- Yojiya Cafe Ginkakuji: Having been in business for more than 100 years, you can really feel the history while enjoying a hot drink and traditional sweets. Conveniently located near the beautiful Ginkakuji temple on the Philosopher’s Path, you can combine a visit with sightseeing.
- Ichikawaya Coffee: Serving delicious coffee and modern snacks like bread rolls and fruit sandwiches in a 200-year-old machiya, this coffee house combines modernity with a traditional atmosphere. It is located near the popular Kiyomizudera temple and has a garden as a bonus.
- Cafe Bibliothic Hello!: Book lovers won’t want to miss this trendy book cafe near Kyoto Gyoen. There is a varied menu for drinks and snacks, and it is easy to just while away some time either solo or with a companion.
Do you want to experience the atmosphere of a machiya a bit more intensely and extensively? Then why not stay in one for one or multiple nights? Here are a few machiya accommodations that we whole-heartedly recommend to those who are looking for cozy accommodations in Kyoto and Kanazawa:
Suo An Machiya House: Located in the heart of Kyoto, this accommodation is full of atmosphere and boasts a comfortable hot tub with a view of the small garden. You can sleep on traditional futons or opt for a western-style bed.
Kyoto Machiya Stay En Especially attractive for families, this machiya accommodation exudes a nostalgic feel and offers plenty of space for rest and relaxation.
Hinaya Higashiyama Machiya House: This machiya accommodation in Kanazawa is located in the heart of the city’s traditional area, making it the ideal base to discover Kanazawa’s popular attractions from. The house has a traditional look but is equipped with all modern amenities to make your stay comfortable.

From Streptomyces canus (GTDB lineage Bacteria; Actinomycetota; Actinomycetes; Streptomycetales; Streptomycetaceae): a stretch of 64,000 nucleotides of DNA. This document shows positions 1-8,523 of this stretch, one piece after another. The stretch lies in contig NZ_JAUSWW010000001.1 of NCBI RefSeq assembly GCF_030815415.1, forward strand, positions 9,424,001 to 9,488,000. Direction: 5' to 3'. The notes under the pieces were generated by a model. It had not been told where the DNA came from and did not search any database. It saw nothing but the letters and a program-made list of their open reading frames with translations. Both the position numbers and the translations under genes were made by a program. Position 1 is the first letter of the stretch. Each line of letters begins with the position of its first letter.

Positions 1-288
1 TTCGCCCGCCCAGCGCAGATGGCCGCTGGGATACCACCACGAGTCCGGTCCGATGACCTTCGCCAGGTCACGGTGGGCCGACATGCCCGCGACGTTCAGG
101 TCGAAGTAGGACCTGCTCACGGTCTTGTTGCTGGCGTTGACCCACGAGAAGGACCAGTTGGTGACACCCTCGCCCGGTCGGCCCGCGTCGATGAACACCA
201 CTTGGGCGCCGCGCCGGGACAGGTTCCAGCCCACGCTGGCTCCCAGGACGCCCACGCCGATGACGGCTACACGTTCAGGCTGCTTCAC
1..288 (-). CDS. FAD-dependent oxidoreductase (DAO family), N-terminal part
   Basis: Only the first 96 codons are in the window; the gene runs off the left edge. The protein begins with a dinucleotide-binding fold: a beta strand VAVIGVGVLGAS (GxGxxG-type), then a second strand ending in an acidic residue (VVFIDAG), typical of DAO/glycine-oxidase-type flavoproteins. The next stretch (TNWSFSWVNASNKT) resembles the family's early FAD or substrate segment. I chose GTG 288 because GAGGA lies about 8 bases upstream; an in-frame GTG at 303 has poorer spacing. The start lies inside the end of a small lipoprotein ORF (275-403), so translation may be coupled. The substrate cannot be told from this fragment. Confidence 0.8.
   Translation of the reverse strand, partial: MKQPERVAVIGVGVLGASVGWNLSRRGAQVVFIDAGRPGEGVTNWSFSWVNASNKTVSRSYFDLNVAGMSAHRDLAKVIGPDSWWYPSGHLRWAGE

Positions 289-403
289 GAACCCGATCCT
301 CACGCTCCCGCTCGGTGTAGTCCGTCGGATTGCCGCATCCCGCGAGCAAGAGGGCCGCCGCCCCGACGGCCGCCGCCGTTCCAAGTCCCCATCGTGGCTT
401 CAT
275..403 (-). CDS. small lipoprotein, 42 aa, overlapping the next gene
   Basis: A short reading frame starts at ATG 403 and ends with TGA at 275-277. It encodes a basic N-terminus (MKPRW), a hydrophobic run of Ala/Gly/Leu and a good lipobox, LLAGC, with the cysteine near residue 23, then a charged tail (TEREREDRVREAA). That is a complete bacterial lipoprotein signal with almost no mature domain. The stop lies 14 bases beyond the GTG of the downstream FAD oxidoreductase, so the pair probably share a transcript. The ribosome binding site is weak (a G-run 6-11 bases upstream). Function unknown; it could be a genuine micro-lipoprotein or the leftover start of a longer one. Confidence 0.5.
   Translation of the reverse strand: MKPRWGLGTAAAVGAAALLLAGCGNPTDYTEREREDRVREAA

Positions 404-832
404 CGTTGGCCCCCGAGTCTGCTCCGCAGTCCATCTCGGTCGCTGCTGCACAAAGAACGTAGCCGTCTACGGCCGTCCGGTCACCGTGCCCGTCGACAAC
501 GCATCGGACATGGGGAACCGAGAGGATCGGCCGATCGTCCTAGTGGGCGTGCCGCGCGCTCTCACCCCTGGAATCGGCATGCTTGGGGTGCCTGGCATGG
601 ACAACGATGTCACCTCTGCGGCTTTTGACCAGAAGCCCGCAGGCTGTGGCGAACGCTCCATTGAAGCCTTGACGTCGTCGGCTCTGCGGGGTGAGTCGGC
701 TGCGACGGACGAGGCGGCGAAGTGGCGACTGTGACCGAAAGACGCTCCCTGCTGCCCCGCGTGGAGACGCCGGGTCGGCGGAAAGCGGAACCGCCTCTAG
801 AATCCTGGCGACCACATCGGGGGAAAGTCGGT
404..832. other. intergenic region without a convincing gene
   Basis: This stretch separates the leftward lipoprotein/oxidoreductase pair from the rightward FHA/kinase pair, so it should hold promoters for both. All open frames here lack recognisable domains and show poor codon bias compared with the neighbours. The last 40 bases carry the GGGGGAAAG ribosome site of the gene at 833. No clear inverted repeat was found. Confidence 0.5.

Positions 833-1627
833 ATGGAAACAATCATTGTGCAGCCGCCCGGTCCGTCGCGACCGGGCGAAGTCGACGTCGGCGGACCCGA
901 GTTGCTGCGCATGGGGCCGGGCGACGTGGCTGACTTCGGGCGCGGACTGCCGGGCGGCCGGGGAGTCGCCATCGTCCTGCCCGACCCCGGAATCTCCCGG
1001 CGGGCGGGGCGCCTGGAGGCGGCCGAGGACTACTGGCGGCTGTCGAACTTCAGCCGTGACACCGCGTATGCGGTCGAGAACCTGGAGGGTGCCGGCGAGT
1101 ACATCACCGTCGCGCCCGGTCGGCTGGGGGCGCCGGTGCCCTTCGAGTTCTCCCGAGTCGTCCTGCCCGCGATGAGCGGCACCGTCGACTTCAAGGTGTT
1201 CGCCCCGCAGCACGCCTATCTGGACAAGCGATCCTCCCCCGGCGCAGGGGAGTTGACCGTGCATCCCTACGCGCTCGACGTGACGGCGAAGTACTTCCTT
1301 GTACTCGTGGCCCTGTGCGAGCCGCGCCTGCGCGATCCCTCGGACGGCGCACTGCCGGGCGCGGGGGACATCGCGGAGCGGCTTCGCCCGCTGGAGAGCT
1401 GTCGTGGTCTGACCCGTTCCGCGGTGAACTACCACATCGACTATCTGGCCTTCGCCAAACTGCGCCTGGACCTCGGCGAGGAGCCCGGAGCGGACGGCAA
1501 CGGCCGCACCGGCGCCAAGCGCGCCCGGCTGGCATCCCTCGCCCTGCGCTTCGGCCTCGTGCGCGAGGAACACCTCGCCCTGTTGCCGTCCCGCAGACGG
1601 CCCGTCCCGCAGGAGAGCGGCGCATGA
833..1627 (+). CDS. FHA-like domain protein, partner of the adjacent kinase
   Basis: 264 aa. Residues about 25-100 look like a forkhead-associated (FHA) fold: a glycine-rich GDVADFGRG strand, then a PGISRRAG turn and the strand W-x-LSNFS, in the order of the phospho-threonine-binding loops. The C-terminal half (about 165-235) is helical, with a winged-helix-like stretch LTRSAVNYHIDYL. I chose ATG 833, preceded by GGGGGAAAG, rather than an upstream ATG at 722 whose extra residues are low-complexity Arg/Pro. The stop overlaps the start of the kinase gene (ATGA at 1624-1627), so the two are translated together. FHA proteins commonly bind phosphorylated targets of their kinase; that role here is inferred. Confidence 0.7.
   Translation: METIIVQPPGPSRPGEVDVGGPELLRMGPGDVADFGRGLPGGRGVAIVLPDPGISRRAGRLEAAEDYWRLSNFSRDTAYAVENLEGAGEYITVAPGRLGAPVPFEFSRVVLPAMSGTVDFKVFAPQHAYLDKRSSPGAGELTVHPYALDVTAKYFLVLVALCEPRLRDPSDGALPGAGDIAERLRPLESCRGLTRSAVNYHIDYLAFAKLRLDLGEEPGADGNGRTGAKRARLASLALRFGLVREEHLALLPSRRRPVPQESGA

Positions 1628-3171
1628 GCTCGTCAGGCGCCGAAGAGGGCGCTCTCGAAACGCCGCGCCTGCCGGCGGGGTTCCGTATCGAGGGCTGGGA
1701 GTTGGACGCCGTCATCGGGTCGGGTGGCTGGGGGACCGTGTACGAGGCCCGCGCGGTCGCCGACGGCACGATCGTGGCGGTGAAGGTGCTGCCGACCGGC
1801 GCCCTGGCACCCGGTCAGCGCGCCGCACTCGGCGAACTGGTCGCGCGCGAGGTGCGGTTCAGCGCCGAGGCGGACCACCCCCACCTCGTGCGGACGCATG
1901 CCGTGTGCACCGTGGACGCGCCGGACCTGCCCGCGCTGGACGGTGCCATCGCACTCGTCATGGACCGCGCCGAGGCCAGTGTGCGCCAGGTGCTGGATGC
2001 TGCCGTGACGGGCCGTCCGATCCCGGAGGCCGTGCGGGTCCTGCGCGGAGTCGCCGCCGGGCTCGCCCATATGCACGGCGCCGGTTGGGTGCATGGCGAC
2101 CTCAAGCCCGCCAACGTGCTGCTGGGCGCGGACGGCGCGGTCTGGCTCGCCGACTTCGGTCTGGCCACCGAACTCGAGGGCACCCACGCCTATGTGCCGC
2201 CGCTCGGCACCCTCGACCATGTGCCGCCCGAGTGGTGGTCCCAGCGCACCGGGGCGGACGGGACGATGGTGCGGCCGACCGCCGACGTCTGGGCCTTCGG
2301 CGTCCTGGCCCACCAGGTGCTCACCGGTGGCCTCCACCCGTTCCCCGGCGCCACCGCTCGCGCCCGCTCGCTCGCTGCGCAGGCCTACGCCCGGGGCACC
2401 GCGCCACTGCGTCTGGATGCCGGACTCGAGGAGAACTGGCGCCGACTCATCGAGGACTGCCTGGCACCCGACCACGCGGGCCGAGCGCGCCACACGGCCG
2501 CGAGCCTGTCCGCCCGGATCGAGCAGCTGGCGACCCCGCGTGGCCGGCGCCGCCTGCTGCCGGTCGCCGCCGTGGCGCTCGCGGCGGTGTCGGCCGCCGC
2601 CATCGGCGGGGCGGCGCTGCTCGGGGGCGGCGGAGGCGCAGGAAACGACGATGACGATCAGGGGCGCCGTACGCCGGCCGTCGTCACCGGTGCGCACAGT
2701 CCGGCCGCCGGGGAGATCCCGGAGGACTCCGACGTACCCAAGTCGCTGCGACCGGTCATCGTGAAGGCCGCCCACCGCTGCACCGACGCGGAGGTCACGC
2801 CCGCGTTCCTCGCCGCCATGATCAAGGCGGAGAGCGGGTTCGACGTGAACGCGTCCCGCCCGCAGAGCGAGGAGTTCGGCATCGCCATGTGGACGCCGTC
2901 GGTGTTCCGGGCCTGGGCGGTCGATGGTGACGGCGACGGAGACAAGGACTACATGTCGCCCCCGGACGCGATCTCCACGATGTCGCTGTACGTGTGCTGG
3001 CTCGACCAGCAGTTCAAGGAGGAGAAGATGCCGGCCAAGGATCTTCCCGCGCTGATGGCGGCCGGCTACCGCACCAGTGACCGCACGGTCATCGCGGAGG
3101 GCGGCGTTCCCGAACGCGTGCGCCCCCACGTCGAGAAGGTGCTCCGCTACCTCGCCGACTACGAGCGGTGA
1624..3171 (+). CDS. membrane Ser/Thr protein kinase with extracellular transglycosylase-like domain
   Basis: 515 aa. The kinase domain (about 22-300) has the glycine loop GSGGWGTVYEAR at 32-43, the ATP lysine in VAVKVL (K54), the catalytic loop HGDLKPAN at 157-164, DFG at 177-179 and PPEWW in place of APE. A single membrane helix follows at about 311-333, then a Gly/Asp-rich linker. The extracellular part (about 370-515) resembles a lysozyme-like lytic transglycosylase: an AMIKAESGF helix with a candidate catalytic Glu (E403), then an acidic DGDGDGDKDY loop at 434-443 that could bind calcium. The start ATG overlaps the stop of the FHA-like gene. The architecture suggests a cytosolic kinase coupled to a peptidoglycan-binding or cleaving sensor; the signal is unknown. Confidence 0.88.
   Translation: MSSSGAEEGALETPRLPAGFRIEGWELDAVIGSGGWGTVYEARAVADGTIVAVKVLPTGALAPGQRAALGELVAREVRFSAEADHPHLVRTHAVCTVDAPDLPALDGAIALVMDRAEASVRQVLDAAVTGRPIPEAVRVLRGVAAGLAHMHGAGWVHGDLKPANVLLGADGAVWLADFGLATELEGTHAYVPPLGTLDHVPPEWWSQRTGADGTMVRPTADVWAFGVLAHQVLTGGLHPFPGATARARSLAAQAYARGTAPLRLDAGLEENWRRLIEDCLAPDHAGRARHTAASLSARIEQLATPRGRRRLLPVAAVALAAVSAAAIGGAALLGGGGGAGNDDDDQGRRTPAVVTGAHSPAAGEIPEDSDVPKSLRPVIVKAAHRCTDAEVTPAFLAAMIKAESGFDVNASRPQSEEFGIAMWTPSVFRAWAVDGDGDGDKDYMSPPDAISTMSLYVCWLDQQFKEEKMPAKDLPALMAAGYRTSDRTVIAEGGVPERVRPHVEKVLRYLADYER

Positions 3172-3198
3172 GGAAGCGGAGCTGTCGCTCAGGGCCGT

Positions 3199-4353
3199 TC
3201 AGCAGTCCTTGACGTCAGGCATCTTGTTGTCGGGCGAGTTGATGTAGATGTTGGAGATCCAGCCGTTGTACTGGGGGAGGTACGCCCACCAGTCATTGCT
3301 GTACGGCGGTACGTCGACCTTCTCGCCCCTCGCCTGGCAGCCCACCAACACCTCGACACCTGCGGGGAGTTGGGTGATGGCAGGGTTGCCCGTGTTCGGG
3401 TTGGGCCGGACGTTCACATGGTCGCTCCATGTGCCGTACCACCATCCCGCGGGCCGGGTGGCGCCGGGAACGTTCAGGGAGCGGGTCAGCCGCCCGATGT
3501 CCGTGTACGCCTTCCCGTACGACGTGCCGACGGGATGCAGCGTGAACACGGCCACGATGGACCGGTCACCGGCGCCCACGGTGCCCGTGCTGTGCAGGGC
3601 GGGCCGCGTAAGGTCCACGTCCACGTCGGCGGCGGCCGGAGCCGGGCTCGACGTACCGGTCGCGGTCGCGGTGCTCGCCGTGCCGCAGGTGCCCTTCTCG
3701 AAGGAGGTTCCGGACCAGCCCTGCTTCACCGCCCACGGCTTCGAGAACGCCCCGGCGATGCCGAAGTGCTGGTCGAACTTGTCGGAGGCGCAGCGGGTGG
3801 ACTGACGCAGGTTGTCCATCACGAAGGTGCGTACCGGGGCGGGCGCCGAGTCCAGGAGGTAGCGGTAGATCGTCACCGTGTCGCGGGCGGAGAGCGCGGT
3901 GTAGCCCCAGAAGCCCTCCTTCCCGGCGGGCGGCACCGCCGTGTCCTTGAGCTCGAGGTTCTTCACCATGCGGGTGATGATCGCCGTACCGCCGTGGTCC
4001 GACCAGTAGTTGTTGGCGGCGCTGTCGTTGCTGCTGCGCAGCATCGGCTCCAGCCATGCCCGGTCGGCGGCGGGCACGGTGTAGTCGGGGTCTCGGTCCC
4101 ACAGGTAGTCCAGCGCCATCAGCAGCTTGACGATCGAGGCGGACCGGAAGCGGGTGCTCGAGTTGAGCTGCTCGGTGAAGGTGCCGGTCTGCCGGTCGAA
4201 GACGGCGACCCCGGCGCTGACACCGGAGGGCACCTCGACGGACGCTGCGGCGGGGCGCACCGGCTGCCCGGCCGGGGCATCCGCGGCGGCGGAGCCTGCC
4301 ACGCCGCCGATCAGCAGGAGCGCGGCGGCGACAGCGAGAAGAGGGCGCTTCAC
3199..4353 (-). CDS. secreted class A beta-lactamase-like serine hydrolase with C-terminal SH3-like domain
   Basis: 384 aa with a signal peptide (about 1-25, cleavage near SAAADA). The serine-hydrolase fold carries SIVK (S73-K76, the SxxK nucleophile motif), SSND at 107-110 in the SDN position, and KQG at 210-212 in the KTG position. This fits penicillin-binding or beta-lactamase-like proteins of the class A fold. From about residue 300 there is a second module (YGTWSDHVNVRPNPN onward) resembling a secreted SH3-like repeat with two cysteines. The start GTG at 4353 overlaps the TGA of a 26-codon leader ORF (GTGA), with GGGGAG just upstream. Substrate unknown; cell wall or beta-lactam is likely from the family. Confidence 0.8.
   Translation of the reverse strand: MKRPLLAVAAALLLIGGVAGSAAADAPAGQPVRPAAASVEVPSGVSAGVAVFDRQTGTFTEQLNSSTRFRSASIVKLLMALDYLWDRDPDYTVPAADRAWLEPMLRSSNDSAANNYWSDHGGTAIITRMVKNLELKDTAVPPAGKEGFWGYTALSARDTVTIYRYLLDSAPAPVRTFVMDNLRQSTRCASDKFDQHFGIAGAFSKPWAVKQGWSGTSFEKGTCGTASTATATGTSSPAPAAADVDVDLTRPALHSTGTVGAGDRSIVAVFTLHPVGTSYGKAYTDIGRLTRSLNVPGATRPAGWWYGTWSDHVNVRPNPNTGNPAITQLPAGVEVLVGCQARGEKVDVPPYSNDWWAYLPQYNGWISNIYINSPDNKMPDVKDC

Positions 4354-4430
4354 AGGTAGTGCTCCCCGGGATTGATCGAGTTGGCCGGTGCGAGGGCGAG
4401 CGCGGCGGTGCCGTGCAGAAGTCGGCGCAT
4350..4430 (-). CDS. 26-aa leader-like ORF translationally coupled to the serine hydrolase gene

Living in a Machiya
For those who simply can’t get enough of the cozy atmosphere of machiya, it is actually possible to live in one. In fact, at any point in time, there are machiya for sale in mainly Kyoto. Some of these residences are in acceptable condition, but many of them require extensive renovations to make them habitable. So before you would buy a machiya for yourself, it is prudent to budget for necessary reconstruction and remodeling and then some more for regular upkeep. It is good to realize that machiya weren’t built with great insolation, meaning that it will be costly to keep the temperature comfortable and the sounds from outside are quite audible. If you are OK with these drawbacks, then you will likely love making one of these lovely homes that breathe tradition and nostalgia your own.
Of course, if you don’t want to or are unable to deal with the hassle of buying a property like this, you can also go for the convenience of renting a ready-to-move-in machiya. The easiest way would be to go through a specialized agency and go for a monthly rental to minimize your financial risks.
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Stefanie Akkerman moved from the Netherlands to Japan in 2013 with her Japanese husband and son. She jumped into the niche of Dutch tour guiding in Tokyo and Kamakura in 2015 and occasionally writes articles about all the great sights and activities Japan has to offer. She loves (Japanese) food, and to work that all off she goes diving, snorkeling, cycling, or hiking.